Aiken Co. council approves Project Jackson after last minute negotiations

The Aiken County council voted 6 to 3 in favor of participating in the financing of Project Jackson for 30 years Tuesday night.

But some last minute negotiating had to take place before they approved the deal, according to Andrew Siders, the council member for district seven.

Before voting on the development, the council amended an ordinance to allow for more growth on their money that will be tied to Project Jackson.

"We're very pleased with the compromise that was reached," said North Augusta city administrator Todd Glover.

Glover believes the city and county council have finally settled on a deal that benefits both parties.

The city believes the value of the buildings and property proposed for Project Jackson will grow at least 3% every year during the 30 years the county council is involved in the Tax Increment Financing district.

"What they've asked for is if the TIF increases in value year-to-year more than 3% that they'd be able to get 1% of that back to them," Glover, said.

While Glover says that's a fair deal, Debbie Nix, an opponents of the riverfront development, believes the council members failed to represent their constituents.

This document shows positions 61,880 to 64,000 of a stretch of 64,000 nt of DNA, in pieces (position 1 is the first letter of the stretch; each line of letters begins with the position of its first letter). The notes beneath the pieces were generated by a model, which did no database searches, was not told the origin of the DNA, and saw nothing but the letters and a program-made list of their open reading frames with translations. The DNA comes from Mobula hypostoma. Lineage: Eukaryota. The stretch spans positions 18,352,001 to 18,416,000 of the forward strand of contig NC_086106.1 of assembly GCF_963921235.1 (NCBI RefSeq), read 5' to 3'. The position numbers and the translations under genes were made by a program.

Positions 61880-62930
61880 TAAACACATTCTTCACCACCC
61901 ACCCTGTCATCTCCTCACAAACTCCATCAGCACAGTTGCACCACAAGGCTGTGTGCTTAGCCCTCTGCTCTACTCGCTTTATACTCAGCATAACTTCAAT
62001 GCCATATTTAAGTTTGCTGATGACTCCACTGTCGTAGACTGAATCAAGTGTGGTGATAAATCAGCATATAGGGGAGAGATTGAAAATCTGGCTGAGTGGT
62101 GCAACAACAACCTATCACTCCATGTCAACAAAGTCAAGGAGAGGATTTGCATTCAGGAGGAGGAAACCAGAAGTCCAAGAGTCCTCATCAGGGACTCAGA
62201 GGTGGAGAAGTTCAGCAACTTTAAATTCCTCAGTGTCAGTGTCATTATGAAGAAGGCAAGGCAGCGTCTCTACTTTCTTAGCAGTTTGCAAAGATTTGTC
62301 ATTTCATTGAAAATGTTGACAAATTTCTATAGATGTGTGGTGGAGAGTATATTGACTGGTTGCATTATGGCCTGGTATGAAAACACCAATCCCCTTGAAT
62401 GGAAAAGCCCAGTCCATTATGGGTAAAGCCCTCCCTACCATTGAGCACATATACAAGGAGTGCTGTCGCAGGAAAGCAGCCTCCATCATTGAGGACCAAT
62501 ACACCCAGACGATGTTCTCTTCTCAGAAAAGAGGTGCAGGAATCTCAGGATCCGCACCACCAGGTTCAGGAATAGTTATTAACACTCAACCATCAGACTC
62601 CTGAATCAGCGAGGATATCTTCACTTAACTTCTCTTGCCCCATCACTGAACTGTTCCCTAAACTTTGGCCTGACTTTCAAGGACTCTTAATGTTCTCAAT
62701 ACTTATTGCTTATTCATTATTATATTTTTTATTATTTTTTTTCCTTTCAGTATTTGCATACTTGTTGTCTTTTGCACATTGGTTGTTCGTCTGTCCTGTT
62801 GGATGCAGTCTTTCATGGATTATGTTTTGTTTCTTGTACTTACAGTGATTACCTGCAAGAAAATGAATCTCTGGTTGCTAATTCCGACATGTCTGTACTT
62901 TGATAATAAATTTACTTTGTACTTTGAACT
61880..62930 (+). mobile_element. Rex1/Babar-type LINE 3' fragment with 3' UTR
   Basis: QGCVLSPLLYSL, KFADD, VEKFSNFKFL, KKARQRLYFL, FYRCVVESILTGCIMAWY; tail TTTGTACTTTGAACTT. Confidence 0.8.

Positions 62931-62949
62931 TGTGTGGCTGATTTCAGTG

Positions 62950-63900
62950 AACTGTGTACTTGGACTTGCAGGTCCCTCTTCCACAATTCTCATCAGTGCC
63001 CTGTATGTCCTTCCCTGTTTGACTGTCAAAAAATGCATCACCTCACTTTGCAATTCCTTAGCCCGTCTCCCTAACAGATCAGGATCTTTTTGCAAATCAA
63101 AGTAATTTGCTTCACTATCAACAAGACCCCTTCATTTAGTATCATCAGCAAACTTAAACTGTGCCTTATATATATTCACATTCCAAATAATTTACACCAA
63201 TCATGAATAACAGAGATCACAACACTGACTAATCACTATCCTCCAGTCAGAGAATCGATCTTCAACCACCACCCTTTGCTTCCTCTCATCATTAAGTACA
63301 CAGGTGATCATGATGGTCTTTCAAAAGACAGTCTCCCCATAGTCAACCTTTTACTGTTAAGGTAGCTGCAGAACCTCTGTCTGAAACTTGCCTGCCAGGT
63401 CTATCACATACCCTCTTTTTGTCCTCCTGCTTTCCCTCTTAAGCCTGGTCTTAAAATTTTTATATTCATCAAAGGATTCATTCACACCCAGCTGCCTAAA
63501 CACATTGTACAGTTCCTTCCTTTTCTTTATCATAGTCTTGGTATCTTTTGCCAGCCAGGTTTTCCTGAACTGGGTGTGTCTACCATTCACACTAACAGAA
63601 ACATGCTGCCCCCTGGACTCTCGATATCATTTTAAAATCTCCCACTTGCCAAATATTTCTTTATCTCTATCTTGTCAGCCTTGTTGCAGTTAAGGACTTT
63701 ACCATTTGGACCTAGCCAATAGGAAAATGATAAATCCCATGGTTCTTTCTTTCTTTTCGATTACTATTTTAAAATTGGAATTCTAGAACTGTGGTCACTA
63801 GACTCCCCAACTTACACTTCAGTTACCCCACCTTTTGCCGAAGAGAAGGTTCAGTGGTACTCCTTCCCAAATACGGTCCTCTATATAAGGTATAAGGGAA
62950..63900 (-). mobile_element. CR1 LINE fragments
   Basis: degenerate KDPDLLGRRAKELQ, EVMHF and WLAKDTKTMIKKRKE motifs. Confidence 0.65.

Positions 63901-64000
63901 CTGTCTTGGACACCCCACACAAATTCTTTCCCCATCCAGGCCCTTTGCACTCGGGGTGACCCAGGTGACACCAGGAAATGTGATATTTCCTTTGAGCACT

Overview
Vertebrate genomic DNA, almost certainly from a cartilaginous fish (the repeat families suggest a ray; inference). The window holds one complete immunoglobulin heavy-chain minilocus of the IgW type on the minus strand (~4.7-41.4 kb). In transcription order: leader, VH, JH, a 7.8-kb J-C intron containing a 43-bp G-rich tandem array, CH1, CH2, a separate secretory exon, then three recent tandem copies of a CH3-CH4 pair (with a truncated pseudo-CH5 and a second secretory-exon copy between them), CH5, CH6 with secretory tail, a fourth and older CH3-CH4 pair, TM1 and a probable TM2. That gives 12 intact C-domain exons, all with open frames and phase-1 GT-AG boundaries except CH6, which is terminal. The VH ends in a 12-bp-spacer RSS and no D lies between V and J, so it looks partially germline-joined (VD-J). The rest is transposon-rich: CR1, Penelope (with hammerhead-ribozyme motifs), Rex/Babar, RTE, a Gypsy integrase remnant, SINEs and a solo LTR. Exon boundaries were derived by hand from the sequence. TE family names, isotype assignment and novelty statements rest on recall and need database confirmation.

"This is a show of government unlike any that we've seen because the people came out, the people spoke, the people sent emails and they called their representatives and the representatives did not represent the people," she said.

The developer of Project Jackson Chris Schoen is now looking ahead to what will have to be done for the final group that will vote on Project Jackson, the North Augusta City Council.

"What we're going to now do is really break down the individual components. They're going to want to understand the project schedules, exactly what components will go in place from the apartments to the single family to the retail, to the office," said Schoen.

Project Jackson officials are now looking to the North Augusta city council to pass an ordinance, which requires three readings and a public hearing.

If the riverfront development is approved, the city will secure contracts with the developer and then go through the design and the bidding process.

City Council members say it may be a year before construction starts if they approve the project.